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Soldier who stole and went joyriding in armored vehicle found not guilty via insanity

An M113 armored personnel carrier returns to the field from evacuating a simulated casualty at Orchard Training Center, Idaho, on June 19, 2018. The M113 is a fully tracked armored personnel carrier (APC). (U.S Army photo by Spc. Michael Hunnisett)
August 20, 2019

A Virginia National Guardsman was found not guilty this week after stealing a military vehicle and taking it on a joyride last year.

Joshua Phillip Yabut, a 30-year-old 1st Lieutenant with the Virginia National Guard, was found not guilty “by reason of insanity” for the unauthorized use of a motor vehicle — in this case, a 12-ton M577 Armored Personnel Carrier (APC) taken from Fort Pickett, Va., in June 2018, according to a report by the Richmond-Times Dispatch on Monday.

Yabut’s physical appearance on Monday was described as a “stark contrast to what he looked like in police booking photos taken after his arrest.”

While he was able to communicate with the judge and answer questions without issue, “the image of a clean-shaven, short-haired Army officer in uniform has been replaced with a lengthy head of hair and a scruffy beard and mustache,” said the Times-Dispatch.

Attorney Amy Austin, who represents Yabut, said he was evaluated by psychologists at Central State Hospital on Aug. 18, 2018, who declared him “incompetent to stand trial” and “not legally responsible for his behavior.”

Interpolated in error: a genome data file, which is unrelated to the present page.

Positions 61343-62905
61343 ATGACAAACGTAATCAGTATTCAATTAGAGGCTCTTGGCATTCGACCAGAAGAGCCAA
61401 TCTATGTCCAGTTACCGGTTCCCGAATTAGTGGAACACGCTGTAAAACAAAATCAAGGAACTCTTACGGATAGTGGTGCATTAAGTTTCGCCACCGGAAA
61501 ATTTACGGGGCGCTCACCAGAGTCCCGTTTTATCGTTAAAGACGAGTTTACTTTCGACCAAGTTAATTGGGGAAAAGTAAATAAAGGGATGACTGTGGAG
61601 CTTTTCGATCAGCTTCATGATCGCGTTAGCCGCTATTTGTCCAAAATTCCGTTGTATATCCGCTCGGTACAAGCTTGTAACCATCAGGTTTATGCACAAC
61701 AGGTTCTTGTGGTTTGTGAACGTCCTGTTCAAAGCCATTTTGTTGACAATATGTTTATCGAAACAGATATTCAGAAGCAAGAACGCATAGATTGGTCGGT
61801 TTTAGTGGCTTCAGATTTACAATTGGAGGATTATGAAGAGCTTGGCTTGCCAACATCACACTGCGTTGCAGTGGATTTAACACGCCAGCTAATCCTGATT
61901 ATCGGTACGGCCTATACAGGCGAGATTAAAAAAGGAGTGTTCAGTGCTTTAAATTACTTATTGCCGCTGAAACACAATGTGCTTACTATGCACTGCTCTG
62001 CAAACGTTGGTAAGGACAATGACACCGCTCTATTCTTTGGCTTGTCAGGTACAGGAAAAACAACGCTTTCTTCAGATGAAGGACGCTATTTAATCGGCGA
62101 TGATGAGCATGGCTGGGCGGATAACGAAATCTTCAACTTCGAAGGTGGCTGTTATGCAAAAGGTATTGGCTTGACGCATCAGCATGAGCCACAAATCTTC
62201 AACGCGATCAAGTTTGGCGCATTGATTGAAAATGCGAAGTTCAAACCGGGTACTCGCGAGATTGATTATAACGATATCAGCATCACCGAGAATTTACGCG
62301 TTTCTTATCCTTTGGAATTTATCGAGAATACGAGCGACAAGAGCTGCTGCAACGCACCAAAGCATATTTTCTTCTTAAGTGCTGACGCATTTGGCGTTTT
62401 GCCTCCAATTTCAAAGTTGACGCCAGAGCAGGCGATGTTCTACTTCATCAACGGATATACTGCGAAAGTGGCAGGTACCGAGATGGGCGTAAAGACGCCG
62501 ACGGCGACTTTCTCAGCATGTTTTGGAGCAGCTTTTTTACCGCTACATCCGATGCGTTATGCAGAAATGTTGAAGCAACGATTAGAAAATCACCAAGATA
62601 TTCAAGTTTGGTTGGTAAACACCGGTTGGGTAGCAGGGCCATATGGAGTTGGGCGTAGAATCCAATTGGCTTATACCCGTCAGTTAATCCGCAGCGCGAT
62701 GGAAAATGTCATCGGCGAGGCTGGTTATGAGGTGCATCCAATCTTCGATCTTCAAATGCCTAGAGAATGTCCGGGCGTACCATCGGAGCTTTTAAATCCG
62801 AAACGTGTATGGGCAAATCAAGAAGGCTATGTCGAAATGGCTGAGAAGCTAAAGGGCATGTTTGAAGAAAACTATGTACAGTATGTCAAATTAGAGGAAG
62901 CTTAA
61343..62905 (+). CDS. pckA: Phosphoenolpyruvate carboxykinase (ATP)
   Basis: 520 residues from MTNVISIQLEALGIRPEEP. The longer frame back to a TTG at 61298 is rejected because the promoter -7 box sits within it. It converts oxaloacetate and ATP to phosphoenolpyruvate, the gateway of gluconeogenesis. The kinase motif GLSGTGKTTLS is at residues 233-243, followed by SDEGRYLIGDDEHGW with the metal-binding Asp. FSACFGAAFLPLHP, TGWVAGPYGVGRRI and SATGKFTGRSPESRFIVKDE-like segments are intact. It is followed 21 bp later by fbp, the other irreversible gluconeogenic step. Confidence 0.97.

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Although he later became declared competent, Austin argues that he was “legally insane” at the time of the incident.

Yabut was originally arrested in June 2018 by Virginia State Police, who said they chased him for 65 miles while he was behind the wheel of the APC, which he drove from Fort Pickett to a street near Richmond City Hall.

The APC carried no weapons and no was injured.

Before the incident, an account that appeared to belong to Yabut had tweeted obscure messages hinting at his plan, including a selfie proclaiming “legendary status” for his feat, according to Task & Purpose.

He also live-tweeted throughout the day and shot a “selfie” from inside the APC, according to tweets collected by Task & Purpose.

“After Yabut was released on bond, he went back to tweeting his random musings, talked of things he was coding, shared photos of wood-working projects, and dropped his private medical records, which asserted that he was not under the influence of drugs during the APC incident (this charge was later dropped),” Task & Purpose noted.

“He also shared records purportedly showing a diagnosis of post-traumatic stress disorder, insomnia, bipolar disorder, and an unspecified anxiety disorder,” Task & Purpose added.

In addition to the charges regarding the theft of the vehicle, “he was also charged with violating the terms of his bond, which stemmed from a trip to Iraq he took in March 2019 (which was not a military deployment),” the Times-Dispatch said.

Yabut will appear before the judge for another hearing on Oct. 4 where he will learn what treatment he will face. He is now at Virginia’s Central State Hospital for evaluation and monitoring.